[Note to Tomdispatch readers: This is the eighth in an ongoing series of interviews at the site. The last three were with Ann Wright, Mark Danner, and Chalmers Johnson (parts 1 and 2) . Tom]
A World at 36/7 Speed
A Tomdispatch Interview with Katrina vanden Heuvel
You enter the nondescript grey building off a small street just east of Union Square, ride an oh-so-slow elevator up to the 8th floor, and pass into the offices of the Nation magazine, which just turned 141 years old. It is housed in a vast space. Imagine something between an enormous loft and an old press room with a warren of open, half-walled cubicles clustered at its heart and filled with toiling interns, fact-checkers, and assisters of various sorts. Around the rim of the room, the editors have their offices.
On her desk is a half-full in-box, but only, as it happens, because the rest of the desk is bursting with papers, stacks of them, one of which half-obscures her as she talks. Turning, she spots me at the door. Clad in a black jacket and dark slacks, she rises with a welcoming smile. She's smaller than you might imagine from the television screen and, refreshingly, lacks any evident sense of self-importance.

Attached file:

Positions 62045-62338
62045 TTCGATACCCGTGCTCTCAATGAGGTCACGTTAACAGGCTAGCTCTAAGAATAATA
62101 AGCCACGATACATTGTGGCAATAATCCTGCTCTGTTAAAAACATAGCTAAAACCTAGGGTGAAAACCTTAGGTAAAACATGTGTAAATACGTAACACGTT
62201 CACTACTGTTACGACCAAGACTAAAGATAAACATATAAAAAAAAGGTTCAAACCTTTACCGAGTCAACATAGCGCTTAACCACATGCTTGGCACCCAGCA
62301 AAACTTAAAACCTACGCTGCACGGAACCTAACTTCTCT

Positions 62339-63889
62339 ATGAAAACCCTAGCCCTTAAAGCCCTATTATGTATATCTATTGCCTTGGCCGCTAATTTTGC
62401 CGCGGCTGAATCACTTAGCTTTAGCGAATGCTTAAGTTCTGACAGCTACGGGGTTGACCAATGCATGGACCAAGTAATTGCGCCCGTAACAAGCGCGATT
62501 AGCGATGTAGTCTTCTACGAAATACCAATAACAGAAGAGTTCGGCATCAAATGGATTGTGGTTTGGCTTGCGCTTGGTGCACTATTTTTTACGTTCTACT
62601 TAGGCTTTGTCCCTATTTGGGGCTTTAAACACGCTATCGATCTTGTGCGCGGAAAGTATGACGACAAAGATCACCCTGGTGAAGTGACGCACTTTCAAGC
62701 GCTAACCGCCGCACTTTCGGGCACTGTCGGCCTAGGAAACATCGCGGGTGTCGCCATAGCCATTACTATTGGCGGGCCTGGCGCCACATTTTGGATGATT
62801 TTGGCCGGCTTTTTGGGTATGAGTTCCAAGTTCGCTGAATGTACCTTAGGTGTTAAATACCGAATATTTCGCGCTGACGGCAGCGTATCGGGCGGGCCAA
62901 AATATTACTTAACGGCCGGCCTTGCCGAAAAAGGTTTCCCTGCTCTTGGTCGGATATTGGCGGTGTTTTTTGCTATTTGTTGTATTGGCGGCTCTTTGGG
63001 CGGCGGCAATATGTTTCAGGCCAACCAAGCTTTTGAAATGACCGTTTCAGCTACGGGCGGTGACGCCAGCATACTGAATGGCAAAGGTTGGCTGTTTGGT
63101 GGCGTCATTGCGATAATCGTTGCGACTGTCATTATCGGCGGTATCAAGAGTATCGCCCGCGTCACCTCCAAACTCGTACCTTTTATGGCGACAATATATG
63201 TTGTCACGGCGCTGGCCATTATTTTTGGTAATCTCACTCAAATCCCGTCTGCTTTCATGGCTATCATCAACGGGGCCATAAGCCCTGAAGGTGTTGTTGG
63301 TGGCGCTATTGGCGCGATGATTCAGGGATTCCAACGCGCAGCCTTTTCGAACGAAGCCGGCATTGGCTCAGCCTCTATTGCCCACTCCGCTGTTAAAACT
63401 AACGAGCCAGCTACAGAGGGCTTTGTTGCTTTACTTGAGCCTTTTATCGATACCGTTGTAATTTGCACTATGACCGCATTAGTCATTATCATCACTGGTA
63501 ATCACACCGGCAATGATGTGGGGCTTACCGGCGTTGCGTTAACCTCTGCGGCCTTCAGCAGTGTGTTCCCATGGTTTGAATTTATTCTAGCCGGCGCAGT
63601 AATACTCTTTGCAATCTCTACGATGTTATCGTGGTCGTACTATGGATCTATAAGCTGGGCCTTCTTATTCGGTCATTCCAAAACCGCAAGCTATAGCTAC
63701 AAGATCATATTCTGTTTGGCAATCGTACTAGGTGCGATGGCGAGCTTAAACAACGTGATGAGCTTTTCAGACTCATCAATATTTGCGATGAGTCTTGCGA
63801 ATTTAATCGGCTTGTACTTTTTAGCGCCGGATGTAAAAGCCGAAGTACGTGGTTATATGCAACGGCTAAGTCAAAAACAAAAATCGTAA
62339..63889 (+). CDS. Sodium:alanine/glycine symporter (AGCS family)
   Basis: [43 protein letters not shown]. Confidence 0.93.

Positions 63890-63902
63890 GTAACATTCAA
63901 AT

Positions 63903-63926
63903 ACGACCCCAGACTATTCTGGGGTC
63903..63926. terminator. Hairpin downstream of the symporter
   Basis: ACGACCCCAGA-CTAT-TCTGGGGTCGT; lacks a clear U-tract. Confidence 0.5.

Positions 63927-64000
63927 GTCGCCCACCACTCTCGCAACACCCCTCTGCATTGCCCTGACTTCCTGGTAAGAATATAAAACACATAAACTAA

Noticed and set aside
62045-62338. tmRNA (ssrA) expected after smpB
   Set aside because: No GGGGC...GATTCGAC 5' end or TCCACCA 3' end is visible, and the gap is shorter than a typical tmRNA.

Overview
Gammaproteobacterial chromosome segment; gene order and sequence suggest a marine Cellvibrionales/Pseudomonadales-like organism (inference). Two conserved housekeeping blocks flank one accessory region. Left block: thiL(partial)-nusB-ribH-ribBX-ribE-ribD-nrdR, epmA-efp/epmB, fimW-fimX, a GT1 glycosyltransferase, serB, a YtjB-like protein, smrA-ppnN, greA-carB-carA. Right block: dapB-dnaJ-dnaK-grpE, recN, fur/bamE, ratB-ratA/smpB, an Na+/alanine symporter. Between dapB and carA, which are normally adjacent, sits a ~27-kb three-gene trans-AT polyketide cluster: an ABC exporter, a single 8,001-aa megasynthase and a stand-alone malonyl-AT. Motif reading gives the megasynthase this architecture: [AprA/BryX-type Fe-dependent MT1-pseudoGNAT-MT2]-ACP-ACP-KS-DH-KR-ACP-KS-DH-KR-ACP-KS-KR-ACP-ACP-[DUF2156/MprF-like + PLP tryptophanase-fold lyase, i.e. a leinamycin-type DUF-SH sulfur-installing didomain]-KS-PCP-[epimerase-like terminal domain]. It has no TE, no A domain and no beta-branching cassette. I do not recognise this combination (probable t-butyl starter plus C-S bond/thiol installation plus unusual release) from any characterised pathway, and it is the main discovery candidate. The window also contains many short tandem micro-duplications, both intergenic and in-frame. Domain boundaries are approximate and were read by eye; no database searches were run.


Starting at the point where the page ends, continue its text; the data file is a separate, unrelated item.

Her office is neat as a pin, clean as a whistle -- unless you check out the surfaces which are chaos itself: the desk, a riot of paper; the bookshelves, stuffed not only with books but with nesting dolls of every sort, including a Mikhail Gorbachev one, a box of "revolutionary finger puppets," and lots of framed photos. Every inch of the small coffee table near which she seats us is stacked with books, except where a Santa nesting doll ("I did an interview with a Russian journalist and he gave me this") resides near a Talking Clinton doll (with two buttons on its base, one labeled "funny," the other "inspiration").